The significance of that is that nearly every team has a reliever who is getting paid very little but would cost the team only a couple more runs over the course of the season.  For example, the Tigers will pay Valverde $7 million this year but will pay Zach Miner and Ryan Perry less than a million.  According to Chone’s projections, Valverde projects to be just 2 runs better than Miner and 6 runs better than Perry over the course of the season.  Couldn’t then those extra $6 million be better used?  Using Miner as a closer may cost them an extra save or 2 over the season but the extra $6 million toward a starting pitcher or position player is worth 15 to 20 runs, if spent wisely.  It’s simply a poor use of resources to spend too much money on a closer.

  4. WY said...

    I can’t believe I keep seeing this same article over and over (at Fangraphs, Beyond the Box Score, and now here), yet no one seems to be able to draw the obvious conclusion: WAR clearly doesn’t work in accounting for the market price for relievers.

    And comparing Brandon Lyon to Marlon Byrd is just completely apples and oranges. Lazy thinking here.

  5. Scottwood said...

    In looking at the last 3 years, there are 5 relievers in the top 10 of WPA for pitchers.  And, 4 of the top 6 are relievers.  Now, a late inning reliever may not have the same “value” as a top tier starter but I don’t see why we need to break every player down by WAR.  It works well for starters and position players and the role of the closer is probably overrated as it is presented in the media.  But, its beaten to death so much that it is probably underrated by sabermetrics.  Teams are not paying for a reliever’s WAR.  They are paying for their potential WPA and one can see why when you look at the win probability stats.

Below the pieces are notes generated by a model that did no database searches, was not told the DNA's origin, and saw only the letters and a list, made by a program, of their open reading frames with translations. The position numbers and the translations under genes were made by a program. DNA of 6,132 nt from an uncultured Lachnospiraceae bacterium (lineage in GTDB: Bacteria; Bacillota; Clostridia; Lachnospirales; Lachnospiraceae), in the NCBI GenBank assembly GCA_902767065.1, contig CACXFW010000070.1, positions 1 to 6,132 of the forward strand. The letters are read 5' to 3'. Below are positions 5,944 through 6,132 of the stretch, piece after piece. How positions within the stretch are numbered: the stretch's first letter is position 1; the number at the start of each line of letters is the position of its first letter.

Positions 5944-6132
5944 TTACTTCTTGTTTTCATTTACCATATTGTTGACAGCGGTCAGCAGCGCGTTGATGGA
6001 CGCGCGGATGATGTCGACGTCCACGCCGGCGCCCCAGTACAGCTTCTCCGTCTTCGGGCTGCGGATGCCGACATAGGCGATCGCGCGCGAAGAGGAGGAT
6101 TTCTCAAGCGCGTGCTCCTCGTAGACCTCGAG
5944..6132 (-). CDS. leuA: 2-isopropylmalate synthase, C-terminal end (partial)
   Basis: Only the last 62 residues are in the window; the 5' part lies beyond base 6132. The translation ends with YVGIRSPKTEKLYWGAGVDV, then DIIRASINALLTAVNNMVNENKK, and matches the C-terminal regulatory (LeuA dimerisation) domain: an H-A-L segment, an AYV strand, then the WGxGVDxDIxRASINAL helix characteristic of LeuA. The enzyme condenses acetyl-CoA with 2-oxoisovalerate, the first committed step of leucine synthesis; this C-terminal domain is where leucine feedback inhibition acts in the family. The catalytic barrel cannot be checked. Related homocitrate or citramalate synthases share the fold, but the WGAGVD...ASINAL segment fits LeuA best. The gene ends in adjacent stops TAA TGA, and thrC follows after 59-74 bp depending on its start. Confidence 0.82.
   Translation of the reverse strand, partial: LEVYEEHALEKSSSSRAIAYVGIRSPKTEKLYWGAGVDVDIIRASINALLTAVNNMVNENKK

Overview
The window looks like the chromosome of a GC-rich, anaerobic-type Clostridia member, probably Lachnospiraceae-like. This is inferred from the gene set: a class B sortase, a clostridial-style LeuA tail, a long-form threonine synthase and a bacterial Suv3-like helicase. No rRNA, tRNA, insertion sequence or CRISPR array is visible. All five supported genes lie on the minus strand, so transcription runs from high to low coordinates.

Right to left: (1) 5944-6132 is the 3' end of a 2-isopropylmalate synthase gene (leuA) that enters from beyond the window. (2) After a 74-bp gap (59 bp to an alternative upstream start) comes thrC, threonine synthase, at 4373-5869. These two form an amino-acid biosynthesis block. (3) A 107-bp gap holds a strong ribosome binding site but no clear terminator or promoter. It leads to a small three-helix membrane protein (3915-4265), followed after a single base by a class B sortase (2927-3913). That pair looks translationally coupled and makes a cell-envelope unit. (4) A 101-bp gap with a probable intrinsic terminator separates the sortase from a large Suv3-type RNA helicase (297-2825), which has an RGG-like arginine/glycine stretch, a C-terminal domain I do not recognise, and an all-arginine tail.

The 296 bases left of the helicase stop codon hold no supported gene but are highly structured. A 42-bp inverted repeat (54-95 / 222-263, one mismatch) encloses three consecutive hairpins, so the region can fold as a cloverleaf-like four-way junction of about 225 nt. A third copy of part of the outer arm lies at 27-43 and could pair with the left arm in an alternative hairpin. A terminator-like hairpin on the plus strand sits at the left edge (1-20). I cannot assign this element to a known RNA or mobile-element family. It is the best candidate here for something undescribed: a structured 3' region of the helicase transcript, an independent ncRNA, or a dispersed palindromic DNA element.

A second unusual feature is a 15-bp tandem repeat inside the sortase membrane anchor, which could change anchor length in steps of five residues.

Even when you just look at team WPA added by relievers, you can see the importance of the bullpen.  The Yankees had a team WPA of 9.60 last season.  5 teams had a WPA of 5 or higher.

    At some point we need to stop saying how overrated the closer position is and how overrated relievers are and look at the impact they have in terms of win probability.

  6. Chuck Brownson said...

    No one said that bullpens weren’t important, only that relievers are a lot more fungible than many teams believe.  The fact is that Rodney, Lyon, Valverde, and these other guys could have been replaced by other guys that earn a lot less money, thereby spending that money to get a much bigger impact.  If the Tigers want to spend an extra $6 million a year to gain 3-4 runs, it’s up to them, but those $6 million could be put to better use elsewhere.

  7. cpebbles said...

    The problem with using WPA or some other leverage-based metric is that it assumes that the increased leverage of a closer’s innings is an innate part of his skill set and not simply the result of managerial decisions.

    Most closers are the best relievers in their pen and so some of the difference between WAR and WPA can be attributed to their skill, but the majority of it is strictly a result of modern-day bullpen usage.

  8. Scottwood said...

    CHONE’s projections also have Mariano Rivera as just 1 run better than David Robertson and just 7 better than Alfredo Aceves.  Rivera is not going to be worth just 1.3 wins above a replacement level reliever.  He’s going to be worth much more when you factor in his leverage.  Teams are paying relievers to perform well in those high leverage situations.  They don’t really pay starters or position players to specifically play well in those high leverage situations.  Relievers are a completely different role and that is why WAR can work well for starters or position players and not for relievers.

  9. Lahr said...